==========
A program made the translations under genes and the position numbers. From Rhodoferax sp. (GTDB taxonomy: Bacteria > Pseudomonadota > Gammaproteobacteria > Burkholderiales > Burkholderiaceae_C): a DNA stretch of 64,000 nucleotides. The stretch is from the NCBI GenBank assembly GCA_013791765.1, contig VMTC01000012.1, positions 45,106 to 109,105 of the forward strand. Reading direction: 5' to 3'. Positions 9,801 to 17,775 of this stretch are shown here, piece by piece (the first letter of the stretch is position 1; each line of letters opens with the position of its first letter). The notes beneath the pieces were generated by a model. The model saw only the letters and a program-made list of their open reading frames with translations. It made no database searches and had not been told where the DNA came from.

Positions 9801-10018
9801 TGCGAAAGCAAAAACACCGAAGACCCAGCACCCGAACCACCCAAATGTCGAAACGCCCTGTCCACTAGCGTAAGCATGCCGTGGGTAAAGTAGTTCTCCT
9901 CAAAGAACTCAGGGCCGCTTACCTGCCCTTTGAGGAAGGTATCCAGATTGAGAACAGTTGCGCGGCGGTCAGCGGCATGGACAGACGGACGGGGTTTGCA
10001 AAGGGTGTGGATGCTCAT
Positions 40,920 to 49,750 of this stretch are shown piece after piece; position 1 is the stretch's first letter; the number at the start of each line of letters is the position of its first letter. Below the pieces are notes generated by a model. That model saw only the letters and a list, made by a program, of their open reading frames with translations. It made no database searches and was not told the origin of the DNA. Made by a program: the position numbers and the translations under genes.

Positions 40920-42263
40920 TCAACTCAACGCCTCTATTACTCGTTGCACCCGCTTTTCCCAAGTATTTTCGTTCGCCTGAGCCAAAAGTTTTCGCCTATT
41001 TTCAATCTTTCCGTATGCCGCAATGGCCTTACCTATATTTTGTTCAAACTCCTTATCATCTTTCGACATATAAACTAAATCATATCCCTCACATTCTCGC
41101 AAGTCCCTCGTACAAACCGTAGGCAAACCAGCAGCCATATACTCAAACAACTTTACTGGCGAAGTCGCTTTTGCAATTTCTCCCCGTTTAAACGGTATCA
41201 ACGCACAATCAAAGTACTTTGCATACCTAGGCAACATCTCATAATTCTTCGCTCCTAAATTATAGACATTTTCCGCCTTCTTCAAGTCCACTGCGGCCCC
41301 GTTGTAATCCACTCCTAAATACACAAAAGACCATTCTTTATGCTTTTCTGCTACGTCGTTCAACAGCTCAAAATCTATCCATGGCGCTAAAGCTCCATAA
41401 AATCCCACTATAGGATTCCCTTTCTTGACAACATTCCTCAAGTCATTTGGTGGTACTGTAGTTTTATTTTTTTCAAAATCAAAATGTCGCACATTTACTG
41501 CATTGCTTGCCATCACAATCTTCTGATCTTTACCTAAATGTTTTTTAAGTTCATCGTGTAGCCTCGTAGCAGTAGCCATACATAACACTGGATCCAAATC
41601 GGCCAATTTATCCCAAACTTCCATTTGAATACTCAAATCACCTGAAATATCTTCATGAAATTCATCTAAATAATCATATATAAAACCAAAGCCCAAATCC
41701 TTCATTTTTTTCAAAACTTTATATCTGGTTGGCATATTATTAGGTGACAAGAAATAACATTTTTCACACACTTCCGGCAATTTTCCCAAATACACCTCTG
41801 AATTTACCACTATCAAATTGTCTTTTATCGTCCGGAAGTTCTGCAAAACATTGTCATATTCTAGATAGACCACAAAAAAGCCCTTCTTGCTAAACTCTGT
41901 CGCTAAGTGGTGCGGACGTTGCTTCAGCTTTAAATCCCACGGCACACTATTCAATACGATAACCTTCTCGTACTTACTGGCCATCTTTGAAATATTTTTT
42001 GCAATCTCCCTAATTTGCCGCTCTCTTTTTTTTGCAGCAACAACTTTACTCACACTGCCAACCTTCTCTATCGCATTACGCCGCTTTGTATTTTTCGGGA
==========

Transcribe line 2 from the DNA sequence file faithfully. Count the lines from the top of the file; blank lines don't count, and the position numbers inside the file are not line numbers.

Positions 9801-10018